In March of 1918 a new German offensive forced the evacuation of Grecourt and the surrounding villages. The Unit relocated for a time in Beauvais, where the members worked with the Red Cross to treat the American wounded. Many of the volunteers, having finished their required terms, and having seen more of battle than they bargained for, returned to the States. Among these was Hannah Dunlop Andrews, the director of the Unit, who felt she must give up her position in order to return home with her husband, a Major in the American Army. When the war ended, a new director, Marie Wolfs, was appointed and the Unit returned to Grecourt. The village was even more devastated than at the time of their first arrival, and much of their work had been lost.

The Red Cross began to disband their relief services that November, and the SCRU was an independent organization again. Those who stayed on at Grecourt did so at the request of the French government and out of a sense of commitment to and investment in the project. The last of the Unit's members did not leave France until 1929, by which time they had rebuilt and improved upon all that was lost in the German strike of 1918. The Smith College Relief Unit was the first college women's unit in France and the first to be acknowledged by the Red Cross. Inspired by the Smith Unit, several other colleges followed, including Wellesley and Bryn Mawr.

In 1919 the Union des Femmes de France (a French branch of the Red Cross) awarded the women the Medaille de Guerre in recognition of their work in the evacuation of March 1918, and in 1920 the French government awarded the Unit the silver medal of Reconnaissance. The Croix de Guerre was awarded to those villages that the Unit served, for bravery under German occupation, and at Smith, the Grecourt Gates, a replica of those that stood in front of the Chateau de Robecourt, were erected by the Trustees of the College in front of College Hall.


9.125 linear feet (25 containers)

Language of Materials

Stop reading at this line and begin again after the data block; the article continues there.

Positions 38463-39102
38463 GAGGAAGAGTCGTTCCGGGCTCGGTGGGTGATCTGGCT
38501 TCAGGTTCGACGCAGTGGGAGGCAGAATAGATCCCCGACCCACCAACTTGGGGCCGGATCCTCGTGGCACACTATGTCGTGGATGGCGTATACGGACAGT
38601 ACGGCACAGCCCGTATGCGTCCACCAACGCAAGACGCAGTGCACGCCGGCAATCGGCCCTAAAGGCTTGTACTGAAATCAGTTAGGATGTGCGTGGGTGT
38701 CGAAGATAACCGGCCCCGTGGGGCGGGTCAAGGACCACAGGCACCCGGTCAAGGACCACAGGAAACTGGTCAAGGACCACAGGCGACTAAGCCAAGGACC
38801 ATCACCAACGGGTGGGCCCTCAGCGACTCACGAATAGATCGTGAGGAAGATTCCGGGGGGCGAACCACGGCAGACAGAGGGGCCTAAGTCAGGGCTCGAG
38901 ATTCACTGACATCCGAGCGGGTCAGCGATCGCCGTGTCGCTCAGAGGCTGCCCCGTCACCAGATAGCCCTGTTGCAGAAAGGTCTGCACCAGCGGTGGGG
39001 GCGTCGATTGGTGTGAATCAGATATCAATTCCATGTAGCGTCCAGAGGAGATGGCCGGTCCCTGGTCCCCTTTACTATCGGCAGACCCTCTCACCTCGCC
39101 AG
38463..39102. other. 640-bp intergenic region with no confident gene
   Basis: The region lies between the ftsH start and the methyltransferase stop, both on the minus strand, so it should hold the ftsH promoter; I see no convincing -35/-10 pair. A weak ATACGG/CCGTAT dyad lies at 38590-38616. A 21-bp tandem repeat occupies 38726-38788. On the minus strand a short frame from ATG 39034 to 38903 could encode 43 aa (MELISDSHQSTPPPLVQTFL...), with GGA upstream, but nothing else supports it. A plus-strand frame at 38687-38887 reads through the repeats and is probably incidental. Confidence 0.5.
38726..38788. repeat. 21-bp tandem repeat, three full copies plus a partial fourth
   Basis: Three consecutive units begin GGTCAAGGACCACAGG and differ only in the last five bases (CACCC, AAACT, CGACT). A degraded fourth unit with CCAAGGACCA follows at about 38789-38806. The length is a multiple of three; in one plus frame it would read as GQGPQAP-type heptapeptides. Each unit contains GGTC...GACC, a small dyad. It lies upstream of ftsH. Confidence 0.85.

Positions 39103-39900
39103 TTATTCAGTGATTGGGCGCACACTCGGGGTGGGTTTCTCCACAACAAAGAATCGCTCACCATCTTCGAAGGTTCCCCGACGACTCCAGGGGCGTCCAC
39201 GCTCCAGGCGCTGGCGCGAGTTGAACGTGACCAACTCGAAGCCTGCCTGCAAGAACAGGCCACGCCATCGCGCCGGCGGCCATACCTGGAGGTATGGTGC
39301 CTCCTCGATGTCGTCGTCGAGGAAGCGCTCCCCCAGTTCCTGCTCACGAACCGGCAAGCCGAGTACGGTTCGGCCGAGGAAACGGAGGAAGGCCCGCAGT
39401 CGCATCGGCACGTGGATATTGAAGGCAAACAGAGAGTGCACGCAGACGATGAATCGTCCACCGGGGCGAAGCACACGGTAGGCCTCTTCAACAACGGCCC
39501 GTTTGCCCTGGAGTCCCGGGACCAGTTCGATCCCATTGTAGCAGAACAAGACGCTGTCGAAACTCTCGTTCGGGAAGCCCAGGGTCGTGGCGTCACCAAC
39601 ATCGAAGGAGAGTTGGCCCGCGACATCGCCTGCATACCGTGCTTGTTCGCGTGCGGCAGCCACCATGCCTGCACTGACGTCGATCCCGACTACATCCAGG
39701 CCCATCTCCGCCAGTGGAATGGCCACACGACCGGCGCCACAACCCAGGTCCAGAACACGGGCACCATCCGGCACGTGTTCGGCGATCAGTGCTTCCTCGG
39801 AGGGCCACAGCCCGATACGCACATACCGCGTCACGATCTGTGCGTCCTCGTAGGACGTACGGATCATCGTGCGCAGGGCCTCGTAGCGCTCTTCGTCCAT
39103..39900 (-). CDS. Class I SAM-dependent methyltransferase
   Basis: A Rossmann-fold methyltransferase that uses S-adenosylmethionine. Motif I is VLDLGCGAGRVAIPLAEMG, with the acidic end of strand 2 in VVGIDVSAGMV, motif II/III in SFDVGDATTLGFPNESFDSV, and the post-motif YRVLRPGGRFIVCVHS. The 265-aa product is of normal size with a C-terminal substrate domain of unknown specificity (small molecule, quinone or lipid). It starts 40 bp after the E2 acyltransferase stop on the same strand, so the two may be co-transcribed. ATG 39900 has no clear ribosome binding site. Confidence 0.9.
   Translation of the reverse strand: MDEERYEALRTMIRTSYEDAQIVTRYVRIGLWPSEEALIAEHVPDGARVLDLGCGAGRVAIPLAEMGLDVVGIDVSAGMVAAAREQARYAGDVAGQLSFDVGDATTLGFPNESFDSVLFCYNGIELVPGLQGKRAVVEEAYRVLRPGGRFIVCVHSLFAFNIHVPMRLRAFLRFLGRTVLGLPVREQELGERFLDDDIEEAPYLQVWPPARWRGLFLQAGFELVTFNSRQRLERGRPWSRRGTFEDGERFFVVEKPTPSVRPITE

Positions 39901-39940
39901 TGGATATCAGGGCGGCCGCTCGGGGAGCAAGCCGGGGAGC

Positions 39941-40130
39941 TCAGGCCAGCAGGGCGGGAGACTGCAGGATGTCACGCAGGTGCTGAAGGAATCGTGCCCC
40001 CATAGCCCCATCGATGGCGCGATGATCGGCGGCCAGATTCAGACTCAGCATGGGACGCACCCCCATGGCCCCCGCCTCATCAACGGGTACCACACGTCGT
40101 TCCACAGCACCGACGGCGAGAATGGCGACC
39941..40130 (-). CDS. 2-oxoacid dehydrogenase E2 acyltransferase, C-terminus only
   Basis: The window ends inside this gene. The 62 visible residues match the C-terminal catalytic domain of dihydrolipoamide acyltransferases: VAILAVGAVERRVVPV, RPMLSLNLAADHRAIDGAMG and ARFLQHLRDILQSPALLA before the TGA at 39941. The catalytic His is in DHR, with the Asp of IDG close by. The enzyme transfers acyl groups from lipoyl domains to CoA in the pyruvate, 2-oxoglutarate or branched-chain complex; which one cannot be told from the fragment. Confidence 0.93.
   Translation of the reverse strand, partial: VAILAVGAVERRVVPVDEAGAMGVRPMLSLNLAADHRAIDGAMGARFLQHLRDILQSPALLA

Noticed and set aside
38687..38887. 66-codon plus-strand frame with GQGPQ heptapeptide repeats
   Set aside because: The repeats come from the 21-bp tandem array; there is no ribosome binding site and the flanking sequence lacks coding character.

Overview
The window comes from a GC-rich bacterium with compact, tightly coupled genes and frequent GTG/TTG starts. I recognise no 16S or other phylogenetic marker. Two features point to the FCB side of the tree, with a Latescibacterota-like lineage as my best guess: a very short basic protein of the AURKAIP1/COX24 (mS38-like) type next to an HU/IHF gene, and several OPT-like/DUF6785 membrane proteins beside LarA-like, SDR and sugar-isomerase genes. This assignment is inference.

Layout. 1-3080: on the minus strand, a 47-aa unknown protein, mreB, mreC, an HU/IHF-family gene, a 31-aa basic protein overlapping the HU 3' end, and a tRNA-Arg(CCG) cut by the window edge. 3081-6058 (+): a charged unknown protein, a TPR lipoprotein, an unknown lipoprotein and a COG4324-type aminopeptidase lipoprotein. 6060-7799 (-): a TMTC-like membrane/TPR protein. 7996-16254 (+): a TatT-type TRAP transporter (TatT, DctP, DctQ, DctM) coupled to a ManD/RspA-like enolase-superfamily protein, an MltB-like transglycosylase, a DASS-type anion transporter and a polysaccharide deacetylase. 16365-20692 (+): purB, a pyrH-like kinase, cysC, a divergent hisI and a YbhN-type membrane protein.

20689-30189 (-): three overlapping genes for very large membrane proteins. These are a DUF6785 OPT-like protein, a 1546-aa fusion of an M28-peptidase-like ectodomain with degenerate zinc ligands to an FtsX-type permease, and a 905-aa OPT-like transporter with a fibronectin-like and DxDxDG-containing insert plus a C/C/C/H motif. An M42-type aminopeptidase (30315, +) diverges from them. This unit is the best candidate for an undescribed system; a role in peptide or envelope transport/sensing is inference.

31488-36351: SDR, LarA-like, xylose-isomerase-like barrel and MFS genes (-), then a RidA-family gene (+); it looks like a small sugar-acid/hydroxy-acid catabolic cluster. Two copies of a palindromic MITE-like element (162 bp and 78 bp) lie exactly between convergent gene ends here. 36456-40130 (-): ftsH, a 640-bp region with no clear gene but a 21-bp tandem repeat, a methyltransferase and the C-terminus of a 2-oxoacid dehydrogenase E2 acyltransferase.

The Smith College Relief Unit was founded in 1917 to bring relief to those areas of France that were most devastated during the first World War. The records include letters, journals, photographs and albums, correspondence with the War Service Board and information about the reconstruction.


The files are organized into eight categories: early history, financial records, directors, individuals, photographs, publications, news clippings and reconstruction. Financial records and news clippings are arranged chronologically and the directors' records are arranged in order of their terms of office. All other files are arranged alphabetically by subject.

Immediate Source of Acquisition

The materials in the Smith College Relief Unit records came to the College Archives largely as gifts or bequests from the members of the Unit and their families. These donors include Dorothy Ainsworth, Mary Allsebrook, Edith Bannon, Marion Bennet, Eugene and Mary Clapp, Ellen Tucker Emerson, Raymond and Amelia Forbes Emerson, Alice Evans, Louisa Kimball Fast, Harriet Bliss Ford, Ruth Gaines, Ruth Whitney Higgins, Alice Emily Leavens, Georgia W. Read, Mary Stevenson, Frances Wadsworth Valentine and Dorothy Young.

Processing Information

Processed by Elizabeth Kates.

Processing Information

Please note that prior to 2018, folder inventories were not always updated when new material was added to the collection. As a result, folder inventories may not be complete and folder numbers may be incorrect.

Finding aid to Smith College Relief Unit records
Legacy Finding Aid (Updated)
Elizabeth Kates, Ellice Amanna
Description rules
Describing Archives: A Content Standard
Language of description
Script of description
Encoding funded by the Andrew W. Mellon Foundation.

Revision Statements

  • 07/26/2017: This resource was modified by the ArchivesSpace Preprocessor developed by the Harvard Library (
  • 2005-09-23: manosca95 converted from EAD 1.0 to 2002 by v1to02-5c.xsl (sy2003-10-15).
  • 2018-11-20: Finding aid updated with new box numbers, barcodes, locations

Repository Details

Part of the Smith College Archives Repository

Neilson Library
7 Neilson Drive
Northampton MA 01063